Today I finished reading The Priory of the Orange Tree. I think I found it via people’s retweets of Rick Riordan pointing to own voices LGBTQ fantasy. For all the feminist!fantasy I’d ever read, I hadn’t gotten to read about queer women in a fantasy context, and this had good reviews, so I figured, sure, let’s try it. I read a lot of fantasy when I was a child. A lot of it was self-consciously Girl Powery. I therefore felt like I had a pretty good grasp on what to expect here.

I was wrong.

You see, on one level, it’s a pretty standard fantasy narrative. No spoilers, but they save the world. Scratch a bit deeper and you see how much fun Shannon had with worldbuilding–playing with the idea of the dragon-heavy fantasy book contrasting European and Asian dragon myths. Strengths of the work include its platonic and romantic dramas among characters1, court intrigue, and gentle conflicts between its different constructed cultures. Weaknesses are probably the action sequences, which are mostly decent until the problem of structuring the end – the real meat of the book is in the social stuff, and that’s all tied up pretty neatly before the Big Battle, so the Big Battle feels sort of tacked on to finish the plot.

None of that would have left too thunderous an impression on me, though, except for what the book didn’t include.

Consider: Every fantasy novel ever has dispensed with the historical prevalence and significance of cholera and dysentery because it just isn’t fun to read about people shitting themselves to death. Especially not as much as they did in the real times and places fantasy takes off of.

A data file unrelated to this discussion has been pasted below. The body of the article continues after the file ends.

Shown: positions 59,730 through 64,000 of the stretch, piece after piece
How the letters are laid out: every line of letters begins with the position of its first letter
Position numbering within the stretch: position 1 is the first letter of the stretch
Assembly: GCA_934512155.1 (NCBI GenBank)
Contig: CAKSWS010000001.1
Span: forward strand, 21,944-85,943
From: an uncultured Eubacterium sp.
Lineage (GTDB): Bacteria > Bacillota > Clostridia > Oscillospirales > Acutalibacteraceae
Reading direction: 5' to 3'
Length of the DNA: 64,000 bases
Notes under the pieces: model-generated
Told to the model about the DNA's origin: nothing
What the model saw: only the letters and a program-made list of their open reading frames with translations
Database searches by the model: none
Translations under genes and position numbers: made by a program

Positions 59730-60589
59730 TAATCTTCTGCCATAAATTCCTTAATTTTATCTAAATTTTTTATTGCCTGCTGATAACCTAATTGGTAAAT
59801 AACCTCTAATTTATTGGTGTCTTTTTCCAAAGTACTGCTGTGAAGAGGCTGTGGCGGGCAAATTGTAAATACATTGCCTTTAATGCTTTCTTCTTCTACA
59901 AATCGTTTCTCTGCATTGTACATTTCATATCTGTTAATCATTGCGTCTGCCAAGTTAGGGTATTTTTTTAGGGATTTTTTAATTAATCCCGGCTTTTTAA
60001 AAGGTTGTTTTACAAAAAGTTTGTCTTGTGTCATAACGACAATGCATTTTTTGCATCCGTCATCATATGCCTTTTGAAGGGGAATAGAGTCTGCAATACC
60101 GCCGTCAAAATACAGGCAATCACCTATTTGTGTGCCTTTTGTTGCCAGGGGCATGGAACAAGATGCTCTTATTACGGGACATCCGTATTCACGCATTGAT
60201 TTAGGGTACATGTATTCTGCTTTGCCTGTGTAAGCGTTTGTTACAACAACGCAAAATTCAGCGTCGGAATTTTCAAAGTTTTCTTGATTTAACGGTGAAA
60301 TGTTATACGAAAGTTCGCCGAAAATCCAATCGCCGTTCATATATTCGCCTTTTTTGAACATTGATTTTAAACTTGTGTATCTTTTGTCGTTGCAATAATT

And in that same way, Shannon just wrote sexism and homophobia out of her fantasy world. I don’t mean that she modeled a utopia how sci-fi sometimes pretends “Oh, old prejudices? Yes, in the antiquated 21st century, but we’re far past that now”2, she just.. didn’t put them in. Same and different-sex partnerships are alluded to equally, men and women both occupy roles of power without anyone making a point of it, no male preference in the systems of primogeniture…

It sounds like a small thing, right?

A small weird “inaccuracy”?

Recently I found out that headaches I’d been having – awful debilitating things – were actually toothaches. A root canal isn’t the quickest of fixes, but then it’s like a high pitched noise suddenly goes silent. You realize that the sleep you’ve been getting has been shit because you’ve been in pain all night, and suddenly you can get rest again. You find that you have more patience for irritating people, more resilience for completing frustrating tasks, and all because you don’t have that tension radiating back from your crappy molars3.

That’s a bit what it felt like to read this book, as if every escapist book you’ve ever been offered had come with a toothache, and then you found out what it’s like to immerse yourself in a world with no tooth pain.

You aren’t aware how tiring it is to defend your own psyche from the background noise of gender roles until you’re not doing it.

I don’t know where to go from here. If I want to spend more time exploring that headspace, how do I even look for recommendations? “Yes, um, I would like to read more books that refuse to allude to sex inequality.” “Do you have any fantasy that lets its characters be gay without making them go against their cultures and families and shit?” “I’m looking for an absolute absence of societal critique, just, uh, no acknowledgement of the shittiness of reality, extra dragons to balance it out or whatever.”

  1. The main romance is between the queen and the warrior lady sent to secretly protect her. It was slightly bland and lovely, in the way that you enjoy a sugar cookie without being surprised by it. 

  2. and then has garbage sexism in it anyway… Or is it fair to say “sci-fi” when I may just be thinking of Asimov? 

  3. Of course, outside of the metaphor, because I’m exceptionally fortunate, I have many teeth left that need fixing. Root canals, implants, and crowns, oh my!